Arnold started to investigate the charitable donations as they maneuvered his trolley through the slush and drifts. “Tastes…sort of familiar,” he said. “Familiar like what?” “Like mud and old boots.” “Garn! That’s posh grub, that is.” “Yeah, yeah…” Arnold chewed for a while. “You don’t think we’ve become posh all of a sudden?” “Dunno. You posh, Ron?” “Buggrit.” “Yep. Sounds posh to me.” The snow began to settle gently on the River Ankh. “Still…Happy New Year, Arnold.” “Happy New Year, Duck Man. And your duck.” “What duck?” “Happy New Year, Henry.” “Happy New Year, Ron.” “Buggrem!” “And god bless us, every one,” said Arnold Sideways. The curtain of snow hid them from view. “Which god?” “Dunno. What’ve you got?
Squeezed against each other in the heavy heat, they were silent...looking toward the home that was expecting them--quiet, perspiring, resigned to this existence divided among a soulless job, long trips coming and going in an uncomfortable trolley, and at the end an abrupt sleep. On some evenings it would sadden Jacques to look at them. Until then he had only known the riches and the joys of poverty. But now heat and boredom and fatigue were showing him their curse, the curse of work so stupid you could weep and so interminably monotonous that it made the days too long and, at the same time, life too short.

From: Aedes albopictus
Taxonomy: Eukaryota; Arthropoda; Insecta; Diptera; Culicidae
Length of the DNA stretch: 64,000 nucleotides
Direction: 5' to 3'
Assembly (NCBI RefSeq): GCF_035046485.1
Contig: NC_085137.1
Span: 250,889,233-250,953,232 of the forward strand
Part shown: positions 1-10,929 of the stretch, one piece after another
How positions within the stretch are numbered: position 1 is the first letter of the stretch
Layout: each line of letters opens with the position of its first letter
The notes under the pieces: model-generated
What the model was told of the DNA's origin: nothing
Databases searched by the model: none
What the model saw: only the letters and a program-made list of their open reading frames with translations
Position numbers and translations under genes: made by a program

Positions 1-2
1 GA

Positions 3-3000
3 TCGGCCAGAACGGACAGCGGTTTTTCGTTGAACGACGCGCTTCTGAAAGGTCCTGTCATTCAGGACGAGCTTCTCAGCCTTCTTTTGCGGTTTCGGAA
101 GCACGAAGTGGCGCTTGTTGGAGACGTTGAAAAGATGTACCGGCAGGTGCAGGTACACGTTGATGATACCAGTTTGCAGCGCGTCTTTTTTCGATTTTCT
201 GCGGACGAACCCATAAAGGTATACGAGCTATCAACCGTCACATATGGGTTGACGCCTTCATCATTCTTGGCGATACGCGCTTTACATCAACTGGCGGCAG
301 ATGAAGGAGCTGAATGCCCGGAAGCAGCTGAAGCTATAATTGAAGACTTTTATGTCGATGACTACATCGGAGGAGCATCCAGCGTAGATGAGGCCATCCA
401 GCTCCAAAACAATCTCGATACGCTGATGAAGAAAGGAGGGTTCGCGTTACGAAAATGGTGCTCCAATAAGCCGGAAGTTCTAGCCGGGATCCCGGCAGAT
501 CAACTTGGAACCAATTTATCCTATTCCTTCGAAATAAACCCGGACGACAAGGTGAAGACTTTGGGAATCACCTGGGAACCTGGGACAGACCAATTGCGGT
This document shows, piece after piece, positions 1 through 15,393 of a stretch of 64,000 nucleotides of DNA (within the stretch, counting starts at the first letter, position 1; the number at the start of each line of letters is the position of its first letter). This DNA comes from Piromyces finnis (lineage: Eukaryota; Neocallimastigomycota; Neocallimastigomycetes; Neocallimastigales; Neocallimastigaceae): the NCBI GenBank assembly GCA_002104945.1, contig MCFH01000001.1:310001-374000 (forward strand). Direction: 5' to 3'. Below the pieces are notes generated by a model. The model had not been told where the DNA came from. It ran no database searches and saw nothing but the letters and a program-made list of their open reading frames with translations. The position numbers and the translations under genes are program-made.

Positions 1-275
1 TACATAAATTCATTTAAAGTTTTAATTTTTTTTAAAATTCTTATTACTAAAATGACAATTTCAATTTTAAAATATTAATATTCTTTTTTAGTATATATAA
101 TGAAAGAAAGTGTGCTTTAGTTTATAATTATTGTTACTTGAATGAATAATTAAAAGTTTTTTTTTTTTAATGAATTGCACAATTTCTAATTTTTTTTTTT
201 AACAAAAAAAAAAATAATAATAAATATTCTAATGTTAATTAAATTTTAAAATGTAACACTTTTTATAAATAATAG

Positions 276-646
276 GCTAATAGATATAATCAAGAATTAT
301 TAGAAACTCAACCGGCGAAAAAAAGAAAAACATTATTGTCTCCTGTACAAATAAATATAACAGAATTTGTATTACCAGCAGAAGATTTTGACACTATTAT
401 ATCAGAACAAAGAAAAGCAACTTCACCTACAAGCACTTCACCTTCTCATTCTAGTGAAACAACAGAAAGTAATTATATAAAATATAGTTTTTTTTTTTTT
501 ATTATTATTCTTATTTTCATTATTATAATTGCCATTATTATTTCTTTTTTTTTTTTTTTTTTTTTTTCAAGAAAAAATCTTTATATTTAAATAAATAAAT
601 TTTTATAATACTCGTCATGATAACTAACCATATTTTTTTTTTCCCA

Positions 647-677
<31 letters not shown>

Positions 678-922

In front of the group was a legless man on a small wheeled trolley, who was singing at the top of his voice and banging two saucepans together. His name was Arnold Sideways. Pushing him along was Coffin Henry, whose croaking progress through an entirely different song was punctuated by bouts of off-the-beat coughing. He was accompanied by a perfectly ordinary-looking man in torn, dirty and yet expensive clothing, whose pleasant tenor voice was drowned out by the quacking of a duck on his head. He answered to the name of Duck Man, although he never seemed to understand why, or why he was always surrounded by people who seemed to see ducks where no ducks could be. And finally, being towed along by a small gray dog on a string, was Foul Ole Ron, generally regarded in Ankh-Morpork as the deranged beggar? deranged beggar. He was probably incapable of singing, but
So he bought tickets to the Greyhound and they climbed, painfully, inch by inch and with the knowledge that, once they reached the top, there would be one breath-taking moment when the car would tip precariously into space, over an incline six stories steep and then plunge, like a plunging plane. She buried her head against him, fearing to look at the park spread below. He forced himself to look: thousands of little people and hundreds of bright little stands, and over it all the coal-smoke pall of the river factories and railroad yards. He saw in that moment the whole dim-lit city on the last night of summer; the troubled streets that led to the abandoned beaches, the for-rent signs above overnight hotels and furnished basement rooms, moving trolleys and rising bridges: the cagework city, beneath a coalsmoke sky.